As waves propagate toward shore, a combination of shoaling, refraction, reflection, and diffraction effects modify the waveform. With further decrease in water depth, the wave height increases rapidly and finally waves break.

Wave breaking process is recognized as an irreversible transformation during which wave motion shifts from initially irrotational, simply-connected free surface dynamics to strong turbulence resulted from the intense vorticity generated by the folding of the free surface onto itself. Accompanying this special wave deformation, the dissipation of wave energy thus the decay of wave height is one of the principal characteristics of wave breaking.

The Boussinesq-type equations, which include the weak non-linearity and frequency dispersion provide an accurate description of wave transformation processes outside the surf zone. However, the Boussinesq equations do not automatically lead to wave breaking in shallow water nor to predict the wave in the surf zone. Then a natural step forward is an extension of the Boussinesq equations to cover the surf zone. The extension will require introduction of a wave breaking criterion and the introduction of energy dissipation.

One advantage of extending Boussinesq-type models to the surf zone is the ability to implicitly model interactions between hydrodynamics processes occurring at different time scale. Wave-induced currents and mean sea water level fluctuations are implicitly included in the wave propagation model and are derived from a time-average of the predicted velocities and surface wave elevation respectively, without having to explicitly calculate radiation stresses and separately solve a time-averaged hydrodynamic model.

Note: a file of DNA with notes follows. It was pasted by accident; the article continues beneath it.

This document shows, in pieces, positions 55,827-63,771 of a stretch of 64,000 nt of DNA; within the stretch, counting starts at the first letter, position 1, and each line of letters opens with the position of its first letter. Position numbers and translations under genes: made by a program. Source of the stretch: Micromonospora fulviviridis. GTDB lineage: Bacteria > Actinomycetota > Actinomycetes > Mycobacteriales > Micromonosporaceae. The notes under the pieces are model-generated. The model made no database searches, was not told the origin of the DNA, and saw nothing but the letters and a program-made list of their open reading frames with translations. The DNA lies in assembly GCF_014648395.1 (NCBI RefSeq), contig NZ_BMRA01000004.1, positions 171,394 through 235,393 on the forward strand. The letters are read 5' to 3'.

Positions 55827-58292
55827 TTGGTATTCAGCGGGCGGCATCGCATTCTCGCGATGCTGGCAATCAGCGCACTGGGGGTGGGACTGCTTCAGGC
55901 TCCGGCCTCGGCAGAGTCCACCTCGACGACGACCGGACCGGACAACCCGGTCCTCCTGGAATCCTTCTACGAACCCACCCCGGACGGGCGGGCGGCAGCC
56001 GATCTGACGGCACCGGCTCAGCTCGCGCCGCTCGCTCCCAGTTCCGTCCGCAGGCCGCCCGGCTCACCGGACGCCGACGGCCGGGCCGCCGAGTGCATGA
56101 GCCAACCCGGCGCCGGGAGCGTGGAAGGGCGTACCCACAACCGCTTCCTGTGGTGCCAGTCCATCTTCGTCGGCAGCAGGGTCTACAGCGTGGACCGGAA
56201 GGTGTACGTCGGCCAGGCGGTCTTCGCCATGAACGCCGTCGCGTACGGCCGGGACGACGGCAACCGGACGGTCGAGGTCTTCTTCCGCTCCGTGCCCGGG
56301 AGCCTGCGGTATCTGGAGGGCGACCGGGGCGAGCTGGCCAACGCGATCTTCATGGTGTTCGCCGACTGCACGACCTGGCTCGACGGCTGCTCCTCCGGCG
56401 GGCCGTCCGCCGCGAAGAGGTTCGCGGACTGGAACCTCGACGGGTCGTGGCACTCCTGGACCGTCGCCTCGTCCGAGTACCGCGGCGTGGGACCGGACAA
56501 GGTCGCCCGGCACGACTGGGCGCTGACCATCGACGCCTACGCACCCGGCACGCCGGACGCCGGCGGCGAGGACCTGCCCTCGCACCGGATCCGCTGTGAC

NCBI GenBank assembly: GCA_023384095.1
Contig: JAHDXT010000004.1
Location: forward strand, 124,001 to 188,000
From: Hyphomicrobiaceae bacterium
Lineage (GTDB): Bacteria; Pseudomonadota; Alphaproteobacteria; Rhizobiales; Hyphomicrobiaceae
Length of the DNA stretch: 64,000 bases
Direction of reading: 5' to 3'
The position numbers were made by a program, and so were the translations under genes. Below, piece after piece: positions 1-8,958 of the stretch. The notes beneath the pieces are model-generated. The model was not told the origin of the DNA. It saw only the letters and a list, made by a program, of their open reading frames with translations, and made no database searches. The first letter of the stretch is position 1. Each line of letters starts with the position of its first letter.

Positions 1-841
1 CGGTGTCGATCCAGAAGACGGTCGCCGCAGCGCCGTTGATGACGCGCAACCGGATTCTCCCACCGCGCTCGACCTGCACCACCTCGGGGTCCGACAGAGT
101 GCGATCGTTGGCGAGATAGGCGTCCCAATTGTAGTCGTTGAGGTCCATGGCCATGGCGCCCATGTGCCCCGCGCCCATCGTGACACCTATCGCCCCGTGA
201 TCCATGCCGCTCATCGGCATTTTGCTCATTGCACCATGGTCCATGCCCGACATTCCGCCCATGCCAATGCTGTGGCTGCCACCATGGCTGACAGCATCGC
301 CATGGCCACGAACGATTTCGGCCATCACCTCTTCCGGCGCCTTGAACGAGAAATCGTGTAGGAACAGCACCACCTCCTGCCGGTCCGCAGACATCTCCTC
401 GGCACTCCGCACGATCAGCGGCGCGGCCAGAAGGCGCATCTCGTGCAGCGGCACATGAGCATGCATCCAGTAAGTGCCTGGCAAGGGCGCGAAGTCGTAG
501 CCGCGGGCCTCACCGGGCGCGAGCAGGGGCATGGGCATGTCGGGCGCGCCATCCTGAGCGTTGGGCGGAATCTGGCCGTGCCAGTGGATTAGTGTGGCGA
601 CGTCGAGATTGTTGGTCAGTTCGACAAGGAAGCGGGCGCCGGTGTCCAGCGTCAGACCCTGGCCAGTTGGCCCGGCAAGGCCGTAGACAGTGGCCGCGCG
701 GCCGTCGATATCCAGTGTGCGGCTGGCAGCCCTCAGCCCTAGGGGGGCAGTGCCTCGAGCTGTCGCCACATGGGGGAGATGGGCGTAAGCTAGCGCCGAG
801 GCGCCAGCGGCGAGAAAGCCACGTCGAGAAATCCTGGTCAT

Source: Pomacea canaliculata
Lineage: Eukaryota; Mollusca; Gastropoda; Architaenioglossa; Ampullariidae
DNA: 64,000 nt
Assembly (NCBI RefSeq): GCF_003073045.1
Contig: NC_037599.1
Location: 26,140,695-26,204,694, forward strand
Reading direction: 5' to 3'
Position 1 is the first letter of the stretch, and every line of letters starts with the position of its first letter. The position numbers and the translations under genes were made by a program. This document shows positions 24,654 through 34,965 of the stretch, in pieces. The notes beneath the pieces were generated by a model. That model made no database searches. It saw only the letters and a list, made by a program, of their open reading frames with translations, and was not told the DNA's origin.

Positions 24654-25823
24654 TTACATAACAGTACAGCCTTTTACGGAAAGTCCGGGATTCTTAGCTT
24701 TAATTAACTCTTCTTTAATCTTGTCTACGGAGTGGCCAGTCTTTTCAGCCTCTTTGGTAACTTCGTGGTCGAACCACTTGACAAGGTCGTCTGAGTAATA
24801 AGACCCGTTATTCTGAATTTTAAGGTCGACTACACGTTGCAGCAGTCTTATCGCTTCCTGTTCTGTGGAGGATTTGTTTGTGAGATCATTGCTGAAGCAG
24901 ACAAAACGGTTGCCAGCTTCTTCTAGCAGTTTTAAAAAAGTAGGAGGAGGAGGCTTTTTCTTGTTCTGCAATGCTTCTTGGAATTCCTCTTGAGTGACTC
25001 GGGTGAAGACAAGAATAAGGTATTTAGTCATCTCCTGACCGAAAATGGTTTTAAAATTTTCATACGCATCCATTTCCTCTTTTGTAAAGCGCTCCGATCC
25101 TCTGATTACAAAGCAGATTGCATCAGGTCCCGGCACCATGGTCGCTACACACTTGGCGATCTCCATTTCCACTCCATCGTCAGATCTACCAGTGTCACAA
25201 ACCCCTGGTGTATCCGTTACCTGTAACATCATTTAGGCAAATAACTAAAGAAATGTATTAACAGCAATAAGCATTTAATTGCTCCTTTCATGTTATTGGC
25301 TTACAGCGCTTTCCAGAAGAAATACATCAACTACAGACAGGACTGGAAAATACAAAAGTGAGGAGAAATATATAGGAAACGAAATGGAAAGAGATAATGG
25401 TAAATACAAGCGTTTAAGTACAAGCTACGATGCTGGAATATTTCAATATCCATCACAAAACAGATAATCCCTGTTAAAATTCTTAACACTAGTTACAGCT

Accordingly, there have been attempts to introduce wave breaking into Boussinesq models in order to model breaking phenomena such as wave height decay, wave-induced setup, and runup. The models essentially incorporate a dissipative term due to turbulence stresses or the presence of a surface roller into the momentum equation. The models differ on how they treat the onset of breaking and the rate of wave energy dissipation.

Simulation of wave breaking in Boussinesq models has been approached with a number of techniques, ranging from fairly ad-hoc additions of eddy viscosity formulations up to reasonably detailed calculations of the generation and transport of vorticity or turbulent kinetic energy under the breaking wave crest. Regardless of the formulation, each of the approaches can be thought of as a means for adding the breaking wave force term to the momentum equation.

At minimum, these terms must be scaled similarly in order to reproduce the correct amount of energy dissipation. They must also be localized in the region of the front face of the breaking wave, in order to provide the correct distribution of dissipation in the frequency domain and preserve the proper relative phasing of harmonic components in the wave. Beyond these requirements, the range of physical approaches taken has a great deal of variety.